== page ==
Roasting as a side-business - Advice needed - Page 3

Discuss roast levels and profiles for espresso, equipment for roasting coffee.
dale_cooper

Postby dale_cooper » Nov 27, 2018, 11:03 pm

Random sidenote - I'm surprised how many people have friends/coworkers who make requests for coffee and you have a small group to regularly roast for....

Most of my friends know I roast and many of them enjoy coffee but most are far too cheap to have a grinder or actually care to pay for quality coffee - they'd rather go to starbucks or have a keurig. Only recently has my mom and 1 other friend recently been requesting coffee. Maybe I'm a loser lol...

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drgary
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Postby drgary » Nov 28, 2018, 2:15 am

Usually I've hooked them by offering a taste of my brewed coffee. :P
Gary
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What I WOULD do for a good cup of coffee!

blondica73

Postby blondica73 » replying to drgary » Nov 28, 2018, 2:43 am

I do the same thing, I invite friends over and pull a few shots for them and they are hooked. However, the most common feedback I get is that coffee tastes different at my house, at which time I explain the importance of a good grinder and decent espresso machine.

dale_cooper

Postby dale_cooper » replying to blondica73 » Nov 28, 2018, 10:54 am

For sure - it's actually quite difficult IMO to brew coffee effectively. I don't think your common coffee drinker really knows the levels from bad to good you can make a cup taste, even with the same bean. Water is IMMENSELY important. It still makes me mad how good the water is at my dad's house (better than TWW for some reason). Water, grinder, technique!

Sorry, going off topic now. Please proceed while I try to find more friends that are willing to plunge into coffee nerdery. :mrgreen:

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Almico

Postby Almico » Nov 28, 2018, 11:48 am

dale_cooper wrote:Random sidenote - I'm surprised how many people have friends/coworkers who make requests for coffee and you have a small group to regularly roast for....

Most of my friends know I roast and many of them enjoy coffee but most are far too cheap to have a grinder or actually care to pay for quality coffee - they'd rather go to starbucks or have a keurig. Only recently has my mom and 1 other friend recently been requesting coffee. Maybe I'm a loser lol...


Likewise. When I first entertained the idea of a roasting/coffee business I thought friends and family alone would give me a reasonable output. After all, they all agreed the coffee is so much better than DD and SB.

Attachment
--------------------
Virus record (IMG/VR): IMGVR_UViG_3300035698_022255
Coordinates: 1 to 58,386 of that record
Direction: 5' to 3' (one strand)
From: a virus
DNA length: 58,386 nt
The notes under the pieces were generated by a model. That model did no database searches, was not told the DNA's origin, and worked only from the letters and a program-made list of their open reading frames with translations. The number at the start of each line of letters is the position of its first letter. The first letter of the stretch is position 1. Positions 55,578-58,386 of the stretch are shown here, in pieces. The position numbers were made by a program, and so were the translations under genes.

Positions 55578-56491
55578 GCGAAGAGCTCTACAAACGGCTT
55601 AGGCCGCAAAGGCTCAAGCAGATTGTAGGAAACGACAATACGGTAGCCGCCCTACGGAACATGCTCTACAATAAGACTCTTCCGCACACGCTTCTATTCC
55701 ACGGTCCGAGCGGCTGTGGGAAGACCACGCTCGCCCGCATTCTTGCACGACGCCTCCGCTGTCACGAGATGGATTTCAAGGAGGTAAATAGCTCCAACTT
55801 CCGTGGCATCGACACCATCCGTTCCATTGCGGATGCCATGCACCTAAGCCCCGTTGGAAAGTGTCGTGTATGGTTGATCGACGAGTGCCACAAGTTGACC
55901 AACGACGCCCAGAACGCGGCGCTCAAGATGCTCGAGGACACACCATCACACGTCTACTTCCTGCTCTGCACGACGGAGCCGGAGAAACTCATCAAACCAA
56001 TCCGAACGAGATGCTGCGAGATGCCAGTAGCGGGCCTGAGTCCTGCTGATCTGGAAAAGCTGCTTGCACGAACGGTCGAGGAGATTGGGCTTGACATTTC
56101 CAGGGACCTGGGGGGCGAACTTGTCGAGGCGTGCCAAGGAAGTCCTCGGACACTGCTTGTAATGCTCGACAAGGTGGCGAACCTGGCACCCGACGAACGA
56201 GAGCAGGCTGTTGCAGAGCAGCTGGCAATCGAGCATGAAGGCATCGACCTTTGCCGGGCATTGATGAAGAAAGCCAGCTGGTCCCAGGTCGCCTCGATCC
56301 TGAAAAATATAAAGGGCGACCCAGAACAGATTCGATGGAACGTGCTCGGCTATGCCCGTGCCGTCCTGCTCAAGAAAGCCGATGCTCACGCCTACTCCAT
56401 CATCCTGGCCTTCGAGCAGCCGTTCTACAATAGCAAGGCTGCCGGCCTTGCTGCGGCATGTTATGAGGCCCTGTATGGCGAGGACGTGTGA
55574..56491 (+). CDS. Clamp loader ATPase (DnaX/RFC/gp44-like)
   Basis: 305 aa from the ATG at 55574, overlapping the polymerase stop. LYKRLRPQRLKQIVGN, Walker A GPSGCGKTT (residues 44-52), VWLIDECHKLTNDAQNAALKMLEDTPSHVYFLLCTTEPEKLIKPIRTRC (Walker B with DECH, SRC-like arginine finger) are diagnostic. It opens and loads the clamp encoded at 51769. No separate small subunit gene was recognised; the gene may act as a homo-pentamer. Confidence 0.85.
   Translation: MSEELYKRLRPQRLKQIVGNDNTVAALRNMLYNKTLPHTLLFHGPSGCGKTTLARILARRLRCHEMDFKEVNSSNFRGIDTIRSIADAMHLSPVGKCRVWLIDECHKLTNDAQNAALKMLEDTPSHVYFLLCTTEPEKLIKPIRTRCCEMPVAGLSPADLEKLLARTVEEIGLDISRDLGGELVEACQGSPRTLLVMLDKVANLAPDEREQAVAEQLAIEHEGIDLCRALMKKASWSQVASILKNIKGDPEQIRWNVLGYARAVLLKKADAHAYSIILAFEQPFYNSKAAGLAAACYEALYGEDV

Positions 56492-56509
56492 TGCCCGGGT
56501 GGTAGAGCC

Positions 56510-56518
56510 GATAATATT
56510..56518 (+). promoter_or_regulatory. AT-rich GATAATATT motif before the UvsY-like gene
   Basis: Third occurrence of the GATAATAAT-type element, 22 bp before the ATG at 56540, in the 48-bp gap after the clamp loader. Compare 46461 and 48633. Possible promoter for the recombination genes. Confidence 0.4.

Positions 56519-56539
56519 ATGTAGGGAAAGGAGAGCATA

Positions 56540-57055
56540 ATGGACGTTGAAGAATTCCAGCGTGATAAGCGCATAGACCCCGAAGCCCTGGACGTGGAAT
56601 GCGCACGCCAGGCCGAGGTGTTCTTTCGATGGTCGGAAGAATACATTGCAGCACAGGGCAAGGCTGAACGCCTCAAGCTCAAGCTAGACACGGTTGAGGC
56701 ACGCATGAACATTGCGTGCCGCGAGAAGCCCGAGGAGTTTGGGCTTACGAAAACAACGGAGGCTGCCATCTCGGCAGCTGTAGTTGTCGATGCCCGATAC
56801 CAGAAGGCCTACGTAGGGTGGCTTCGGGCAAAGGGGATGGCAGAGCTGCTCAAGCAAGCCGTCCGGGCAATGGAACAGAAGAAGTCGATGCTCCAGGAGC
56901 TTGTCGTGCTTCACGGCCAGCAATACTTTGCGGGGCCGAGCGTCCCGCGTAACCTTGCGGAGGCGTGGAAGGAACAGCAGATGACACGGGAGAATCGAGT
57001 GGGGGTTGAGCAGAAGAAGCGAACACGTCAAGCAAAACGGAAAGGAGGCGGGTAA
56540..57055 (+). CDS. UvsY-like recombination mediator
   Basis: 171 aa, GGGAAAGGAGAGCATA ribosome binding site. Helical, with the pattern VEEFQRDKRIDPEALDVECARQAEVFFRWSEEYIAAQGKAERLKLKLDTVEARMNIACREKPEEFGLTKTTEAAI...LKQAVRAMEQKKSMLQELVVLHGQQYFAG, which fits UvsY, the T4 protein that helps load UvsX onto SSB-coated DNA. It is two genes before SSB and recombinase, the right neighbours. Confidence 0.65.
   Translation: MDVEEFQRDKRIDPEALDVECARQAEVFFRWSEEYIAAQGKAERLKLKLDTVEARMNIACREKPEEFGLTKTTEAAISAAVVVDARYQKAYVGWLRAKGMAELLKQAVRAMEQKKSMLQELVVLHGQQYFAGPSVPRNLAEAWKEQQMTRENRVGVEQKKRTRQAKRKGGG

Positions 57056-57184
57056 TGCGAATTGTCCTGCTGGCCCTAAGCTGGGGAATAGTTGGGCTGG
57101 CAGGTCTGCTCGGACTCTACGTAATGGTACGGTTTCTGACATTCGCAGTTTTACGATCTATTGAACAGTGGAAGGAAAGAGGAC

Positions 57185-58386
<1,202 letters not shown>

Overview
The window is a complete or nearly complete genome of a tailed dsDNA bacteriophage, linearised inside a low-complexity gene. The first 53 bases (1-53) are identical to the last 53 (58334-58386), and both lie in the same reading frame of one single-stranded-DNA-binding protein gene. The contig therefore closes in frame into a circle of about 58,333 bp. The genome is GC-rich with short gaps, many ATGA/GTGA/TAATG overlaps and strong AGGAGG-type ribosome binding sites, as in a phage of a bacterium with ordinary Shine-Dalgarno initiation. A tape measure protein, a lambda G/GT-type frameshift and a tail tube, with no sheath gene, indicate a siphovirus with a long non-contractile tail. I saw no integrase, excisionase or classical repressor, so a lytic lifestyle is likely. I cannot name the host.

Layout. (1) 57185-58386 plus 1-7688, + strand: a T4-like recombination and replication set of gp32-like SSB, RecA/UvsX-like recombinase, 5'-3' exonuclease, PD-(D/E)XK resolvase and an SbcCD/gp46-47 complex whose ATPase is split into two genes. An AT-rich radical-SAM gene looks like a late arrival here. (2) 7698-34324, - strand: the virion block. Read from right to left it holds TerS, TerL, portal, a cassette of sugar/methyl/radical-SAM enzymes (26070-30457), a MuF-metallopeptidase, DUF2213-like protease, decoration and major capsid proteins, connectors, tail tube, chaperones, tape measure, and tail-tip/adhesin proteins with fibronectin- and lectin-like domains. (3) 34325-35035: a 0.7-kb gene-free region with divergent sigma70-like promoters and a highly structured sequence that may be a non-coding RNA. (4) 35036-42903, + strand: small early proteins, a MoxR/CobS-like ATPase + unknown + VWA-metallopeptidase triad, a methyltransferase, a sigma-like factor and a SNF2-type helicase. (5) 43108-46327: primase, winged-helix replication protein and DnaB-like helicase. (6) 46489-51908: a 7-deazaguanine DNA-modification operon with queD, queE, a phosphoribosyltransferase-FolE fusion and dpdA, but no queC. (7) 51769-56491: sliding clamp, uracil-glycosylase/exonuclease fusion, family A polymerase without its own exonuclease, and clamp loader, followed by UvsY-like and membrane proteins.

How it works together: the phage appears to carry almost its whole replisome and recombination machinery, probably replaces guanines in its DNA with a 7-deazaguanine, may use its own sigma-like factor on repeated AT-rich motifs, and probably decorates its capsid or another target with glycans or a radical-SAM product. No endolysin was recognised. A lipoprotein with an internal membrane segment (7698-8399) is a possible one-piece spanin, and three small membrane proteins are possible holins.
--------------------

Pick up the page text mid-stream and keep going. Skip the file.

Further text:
Fast forward a year++ and I have sold maybe a dozen or so bags to the friends, family and neighbors I thought would be my no-brainer mainstay.

a) most people don't care that much about coffee. If they did, they'd be roasting it themselves.
b) most of the rest that care about coffee are not willing to go 10 minutes out of their way to get mine, even though they know it's better.

That's just the cold hard reality of the coffee business. It needs to be convenient. Granted, I don't have a lot of friends and most of my family is spread all over the country. But...

...you still need to figure out how you are going to get bags of coffee from your roasting table to your friends/families kitchen and their money to your bank account profitably.

If you buy coffee in 70kg bulk sacks at $3.50/lb and add roast shrinkage your at $4.10. Adding $1 for a bag and label brings you too $5.10. Roasting only 2# at a time adds a significant amount of labor to the process. Let's say you can roast and bag 8# an hour. At $16/hr labor rate that adds $2/bag bringing you to $7.10. Add a bit of gas or electricity and figure $7.25 is your cost basis. If you sell a 12oz bag of coffee for $12, you are making less than $5 per bag. Are your friends and family already paying $12+ for a bag for coffee now? Are they going to pay you $12 for a 12oz bag for your "roasted in the garage" coffee? Back to the business plan...

If they would, that would not be too bad if you had an efficient distribution system. But friends, family and neighbor customers do not make for an efficient distribution system. Even if my neighbor knocked on my door to buy a bag of coffee, the 10 minutes of social graces would eat up the $5 profit I was making on the bag.

Selling coffee from a farmer's market table is efficient. Selling it mail order can be efficient. I sell most off the shelf from my coffee bar.

Which brings up the business plan again. Your first business plan will not likely be your last if your business is to be successful. I never planned on selling brewed coffee, only bags. The market and subsequent opportunities dictated differently and plans changed.